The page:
from Mark Perry at his blog Carpe Diem, The current state of the US economy explained in one chart:
The fact that the US economy is producing 5.6% more output now than in 2007 with 2 million fewer workers would explain why corporate profits are at record levels and more than 40% above the pre-recession peak (not adjusted for inflation).
The jobless recovery is the result of at least three factors:
- Technology has sharply reduced the man hours needed to make a profit. Steel is made for a fraction of the manhours used decades ago. Think how much the high tech shopping experience of Amazon has replaced retail clerical and sales staff. Think how many fewer workers are needed to download an iBook that to stock the displays at a retail book store. Technology also reduces the demand for the lowest end of the pay scale. While higher paid technical jobs are created, it is likely a fraction of the lower end jobs that are lost.
- Structural changes in the job market also reduce the demand for workers. Construction has still not regained its precrash luster. The misallocation of capital to the real estate market was very severe and will not likely be recouped anytime soon. Our current market is closer to normal than the normal market people only wish for. The new giants of Wall Street like Facebook, Google and Twitter need only a fraction of the workers that a single GM plant used to employ.
- Government policy such as higher minimum wages (41% increase in 2006-2008 just preceding the crash), extended unemployment benefits, generous disability settlement reduced the need to work, and the punitive ethos of Obamacare and other legislation and regulations reduces the incentive to hire.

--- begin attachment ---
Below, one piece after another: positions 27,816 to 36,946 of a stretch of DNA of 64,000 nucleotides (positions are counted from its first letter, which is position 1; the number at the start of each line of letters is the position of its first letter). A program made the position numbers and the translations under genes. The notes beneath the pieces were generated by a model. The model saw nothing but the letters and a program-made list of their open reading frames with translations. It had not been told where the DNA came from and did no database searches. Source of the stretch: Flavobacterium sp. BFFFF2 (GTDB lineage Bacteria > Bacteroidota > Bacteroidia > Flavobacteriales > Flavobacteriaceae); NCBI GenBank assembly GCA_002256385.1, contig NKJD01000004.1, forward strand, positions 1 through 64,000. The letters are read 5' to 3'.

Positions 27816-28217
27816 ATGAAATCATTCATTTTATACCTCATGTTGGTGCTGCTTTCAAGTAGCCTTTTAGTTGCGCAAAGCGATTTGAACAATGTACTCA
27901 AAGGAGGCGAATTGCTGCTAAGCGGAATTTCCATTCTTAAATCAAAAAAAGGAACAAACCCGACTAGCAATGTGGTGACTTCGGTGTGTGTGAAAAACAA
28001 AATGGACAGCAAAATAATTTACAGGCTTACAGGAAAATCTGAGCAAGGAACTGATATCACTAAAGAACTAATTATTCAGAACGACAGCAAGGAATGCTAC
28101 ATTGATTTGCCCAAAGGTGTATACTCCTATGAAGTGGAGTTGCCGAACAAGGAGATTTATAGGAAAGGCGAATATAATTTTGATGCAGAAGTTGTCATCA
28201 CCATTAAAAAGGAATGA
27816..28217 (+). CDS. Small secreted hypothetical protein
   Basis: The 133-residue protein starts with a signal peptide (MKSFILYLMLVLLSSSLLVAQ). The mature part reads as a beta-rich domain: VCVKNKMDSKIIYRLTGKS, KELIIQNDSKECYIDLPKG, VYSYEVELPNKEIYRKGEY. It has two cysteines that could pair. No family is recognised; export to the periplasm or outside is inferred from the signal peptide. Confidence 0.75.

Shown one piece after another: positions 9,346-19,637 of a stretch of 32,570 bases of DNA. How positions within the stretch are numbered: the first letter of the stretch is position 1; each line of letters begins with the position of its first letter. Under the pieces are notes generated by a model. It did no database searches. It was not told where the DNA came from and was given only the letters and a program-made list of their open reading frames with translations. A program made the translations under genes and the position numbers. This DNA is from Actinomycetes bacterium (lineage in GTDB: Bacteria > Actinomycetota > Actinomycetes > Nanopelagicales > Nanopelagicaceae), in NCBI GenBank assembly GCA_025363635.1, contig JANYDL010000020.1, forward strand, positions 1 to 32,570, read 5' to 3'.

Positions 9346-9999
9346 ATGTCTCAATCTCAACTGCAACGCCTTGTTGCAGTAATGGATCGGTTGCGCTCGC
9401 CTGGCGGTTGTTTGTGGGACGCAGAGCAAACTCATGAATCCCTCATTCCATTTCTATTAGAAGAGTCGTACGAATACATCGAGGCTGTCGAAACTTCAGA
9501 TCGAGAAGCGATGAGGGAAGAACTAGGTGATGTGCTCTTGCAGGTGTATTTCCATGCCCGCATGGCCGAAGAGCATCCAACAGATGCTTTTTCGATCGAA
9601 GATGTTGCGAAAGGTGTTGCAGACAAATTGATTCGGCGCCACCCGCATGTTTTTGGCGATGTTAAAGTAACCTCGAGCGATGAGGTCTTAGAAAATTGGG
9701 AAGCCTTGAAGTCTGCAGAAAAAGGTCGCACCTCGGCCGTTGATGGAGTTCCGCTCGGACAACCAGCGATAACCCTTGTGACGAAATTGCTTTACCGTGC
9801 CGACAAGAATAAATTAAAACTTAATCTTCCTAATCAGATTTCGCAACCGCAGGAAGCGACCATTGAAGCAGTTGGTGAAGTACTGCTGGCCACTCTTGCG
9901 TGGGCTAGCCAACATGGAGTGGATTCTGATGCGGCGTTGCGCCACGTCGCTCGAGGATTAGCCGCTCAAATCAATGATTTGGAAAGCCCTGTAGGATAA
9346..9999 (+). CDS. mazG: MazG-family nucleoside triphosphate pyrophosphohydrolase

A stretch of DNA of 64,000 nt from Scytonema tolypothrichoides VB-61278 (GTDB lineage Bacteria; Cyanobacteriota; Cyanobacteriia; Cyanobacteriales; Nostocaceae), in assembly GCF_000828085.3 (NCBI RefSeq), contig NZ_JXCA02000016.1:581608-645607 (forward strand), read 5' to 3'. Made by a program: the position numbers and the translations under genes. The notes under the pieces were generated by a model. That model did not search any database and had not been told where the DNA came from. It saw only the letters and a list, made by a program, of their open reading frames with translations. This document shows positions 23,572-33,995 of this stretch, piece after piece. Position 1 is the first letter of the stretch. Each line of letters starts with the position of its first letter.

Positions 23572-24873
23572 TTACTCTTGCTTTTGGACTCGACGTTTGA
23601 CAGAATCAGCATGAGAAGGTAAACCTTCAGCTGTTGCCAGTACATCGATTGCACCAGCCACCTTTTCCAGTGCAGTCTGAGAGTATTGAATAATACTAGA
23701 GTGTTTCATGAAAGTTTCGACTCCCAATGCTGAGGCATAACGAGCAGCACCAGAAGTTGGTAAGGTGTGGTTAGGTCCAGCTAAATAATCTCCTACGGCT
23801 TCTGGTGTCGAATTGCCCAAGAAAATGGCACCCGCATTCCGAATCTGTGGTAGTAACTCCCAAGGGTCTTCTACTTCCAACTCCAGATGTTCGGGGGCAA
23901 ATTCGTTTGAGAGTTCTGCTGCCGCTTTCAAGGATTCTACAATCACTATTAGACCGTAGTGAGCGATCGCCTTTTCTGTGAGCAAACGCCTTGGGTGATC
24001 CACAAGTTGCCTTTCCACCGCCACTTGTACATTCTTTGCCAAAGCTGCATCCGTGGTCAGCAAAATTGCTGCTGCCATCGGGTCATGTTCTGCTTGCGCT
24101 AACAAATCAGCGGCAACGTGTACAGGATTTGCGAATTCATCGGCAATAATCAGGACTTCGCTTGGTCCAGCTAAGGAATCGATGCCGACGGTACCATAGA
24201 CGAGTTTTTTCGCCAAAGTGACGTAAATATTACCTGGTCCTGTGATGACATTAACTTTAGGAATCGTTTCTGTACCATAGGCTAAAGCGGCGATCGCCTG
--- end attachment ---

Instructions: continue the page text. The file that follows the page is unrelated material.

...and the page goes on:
We have a challenge to hire people who are not trained for today’s economy. Growth comes in spurts, but I believe that this economy is coiled ready to grow and hire the long term unemployed when the barriers are removed. This administration has a lot of policies to help the very poor and the very rich, but the middle class and the entrepreneurial class- which is the largest source of new jobs- has been sacrificed with the heaviest burdens of this administration’s polices.
The very wealthy have access to capital that the working wealthy do not. When you float stock to finance a business you do not have to return the money or pay interest. Smaller businesses have a much harder time borrowing money, if they have the financial history to justify a line and very few do. The crash of the housing market also destroyed the most common collateral small businessmen had. This revealing chart is one sign of the gap between Wall Street and Main Street.
Many fellow employers lament that it is much harder to hire good workers now than when the unemployment rate was much lower. This and the higher costs of workers as a result of government policy has driven many large employers to a much higher level of efficiency. This was not likely the goal of these policies.